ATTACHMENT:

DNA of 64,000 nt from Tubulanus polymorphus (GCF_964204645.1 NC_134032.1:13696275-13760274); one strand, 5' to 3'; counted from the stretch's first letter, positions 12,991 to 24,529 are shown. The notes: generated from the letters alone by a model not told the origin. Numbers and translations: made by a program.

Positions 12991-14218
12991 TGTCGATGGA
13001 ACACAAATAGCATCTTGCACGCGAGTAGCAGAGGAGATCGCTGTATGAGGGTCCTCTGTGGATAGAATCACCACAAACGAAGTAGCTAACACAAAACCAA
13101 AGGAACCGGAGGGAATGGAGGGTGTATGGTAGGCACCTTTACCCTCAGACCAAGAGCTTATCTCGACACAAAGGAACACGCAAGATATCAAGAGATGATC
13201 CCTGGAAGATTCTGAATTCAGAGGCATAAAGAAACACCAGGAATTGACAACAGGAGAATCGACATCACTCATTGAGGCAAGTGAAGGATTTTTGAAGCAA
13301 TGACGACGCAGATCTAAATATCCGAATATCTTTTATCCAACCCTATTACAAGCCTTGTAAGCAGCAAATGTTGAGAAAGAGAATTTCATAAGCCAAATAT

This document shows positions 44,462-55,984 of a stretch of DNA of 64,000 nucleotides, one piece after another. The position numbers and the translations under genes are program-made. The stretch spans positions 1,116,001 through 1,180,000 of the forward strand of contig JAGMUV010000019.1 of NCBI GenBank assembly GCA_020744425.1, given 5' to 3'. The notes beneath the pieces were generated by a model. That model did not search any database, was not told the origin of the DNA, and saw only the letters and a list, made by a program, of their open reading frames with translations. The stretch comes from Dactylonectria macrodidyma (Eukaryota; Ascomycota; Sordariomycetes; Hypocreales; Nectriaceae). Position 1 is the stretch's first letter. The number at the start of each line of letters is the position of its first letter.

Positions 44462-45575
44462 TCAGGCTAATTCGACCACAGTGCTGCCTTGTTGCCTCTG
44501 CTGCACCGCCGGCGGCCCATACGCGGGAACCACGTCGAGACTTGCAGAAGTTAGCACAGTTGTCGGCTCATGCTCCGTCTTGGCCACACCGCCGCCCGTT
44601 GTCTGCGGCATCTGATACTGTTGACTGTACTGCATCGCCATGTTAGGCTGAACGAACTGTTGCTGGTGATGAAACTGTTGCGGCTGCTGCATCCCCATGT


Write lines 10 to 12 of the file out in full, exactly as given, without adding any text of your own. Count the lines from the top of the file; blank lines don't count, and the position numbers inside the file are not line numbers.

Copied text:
44462 TCAGGCTAATTCGACCACAGTGCTGCCTTGTTGCCTCTG
44501 CTGCACCGCCGGCGGCCCATACGCGGGAACCACGTCGAGACTTGCAGAAGTTAGCACAGTTGTCGGCTCATGCTCCGTCTTGGCCACACCGCCGCCCGTT
44601 GTCTGCGGCATCTGATACTGTTGACTGTACTGCATCGCCATGTTAGGCTGAACGAACTGTTGCTGGTGATGAAACTGTTGCGGCTGCTGCATCCCCATGT